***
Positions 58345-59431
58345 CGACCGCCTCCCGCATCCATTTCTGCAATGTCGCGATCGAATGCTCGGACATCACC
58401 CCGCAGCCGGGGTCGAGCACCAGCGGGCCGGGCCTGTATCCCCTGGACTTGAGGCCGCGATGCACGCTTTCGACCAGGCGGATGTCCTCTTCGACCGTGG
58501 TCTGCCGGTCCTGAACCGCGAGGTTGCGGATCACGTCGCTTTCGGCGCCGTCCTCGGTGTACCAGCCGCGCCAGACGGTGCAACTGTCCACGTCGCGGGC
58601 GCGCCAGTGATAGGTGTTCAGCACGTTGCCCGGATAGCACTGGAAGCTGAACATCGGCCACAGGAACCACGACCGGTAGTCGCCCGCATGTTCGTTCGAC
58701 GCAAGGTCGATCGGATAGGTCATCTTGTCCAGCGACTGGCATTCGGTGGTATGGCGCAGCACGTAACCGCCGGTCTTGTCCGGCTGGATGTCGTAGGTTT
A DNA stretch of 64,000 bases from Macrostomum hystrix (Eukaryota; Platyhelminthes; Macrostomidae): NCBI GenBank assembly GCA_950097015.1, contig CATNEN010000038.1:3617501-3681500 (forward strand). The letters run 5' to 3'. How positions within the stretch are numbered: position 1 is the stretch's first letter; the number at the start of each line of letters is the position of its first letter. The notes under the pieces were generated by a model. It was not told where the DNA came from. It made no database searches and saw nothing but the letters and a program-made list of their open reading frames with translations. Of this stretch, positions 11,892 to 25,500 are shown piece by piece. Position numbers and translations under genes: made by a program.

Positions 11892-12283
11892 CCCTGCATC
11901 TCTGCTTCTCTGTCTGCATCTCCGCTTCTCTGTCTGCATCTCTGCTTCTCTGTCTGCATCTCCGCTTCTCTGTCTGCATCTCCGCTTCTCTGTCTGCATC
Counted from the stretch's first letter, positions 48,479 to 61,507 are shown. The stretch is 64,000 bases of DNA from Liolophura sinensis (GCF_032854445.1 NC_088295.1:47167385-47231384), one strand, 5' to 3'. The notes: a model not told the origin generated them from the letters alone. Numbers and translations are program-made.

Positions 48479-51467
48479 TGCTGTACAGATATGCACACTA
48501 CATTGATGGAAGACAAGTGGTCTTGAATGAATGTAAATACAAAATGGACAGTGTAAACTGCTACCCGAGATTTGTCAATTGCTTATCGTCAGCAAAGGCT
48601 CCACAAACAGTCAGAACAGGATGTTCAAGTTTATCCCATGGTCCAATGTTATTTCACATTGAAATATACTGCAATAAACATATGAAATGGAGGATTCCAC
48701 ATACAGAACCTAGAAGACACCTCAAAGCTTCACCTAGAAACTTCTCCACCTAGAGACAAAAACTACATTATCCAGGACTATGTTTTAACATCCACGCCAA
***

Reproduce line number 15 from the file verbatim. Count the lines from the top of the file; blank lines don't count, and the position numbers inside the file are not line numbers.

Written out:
48601 CCACAAACAGTCAGAACAGGATGTTCAAGTTTATCCCATGGTCCAATGTTATTTCACATTGAAATATACTGCAATAAACATATGAAATGGAGGATTCCAC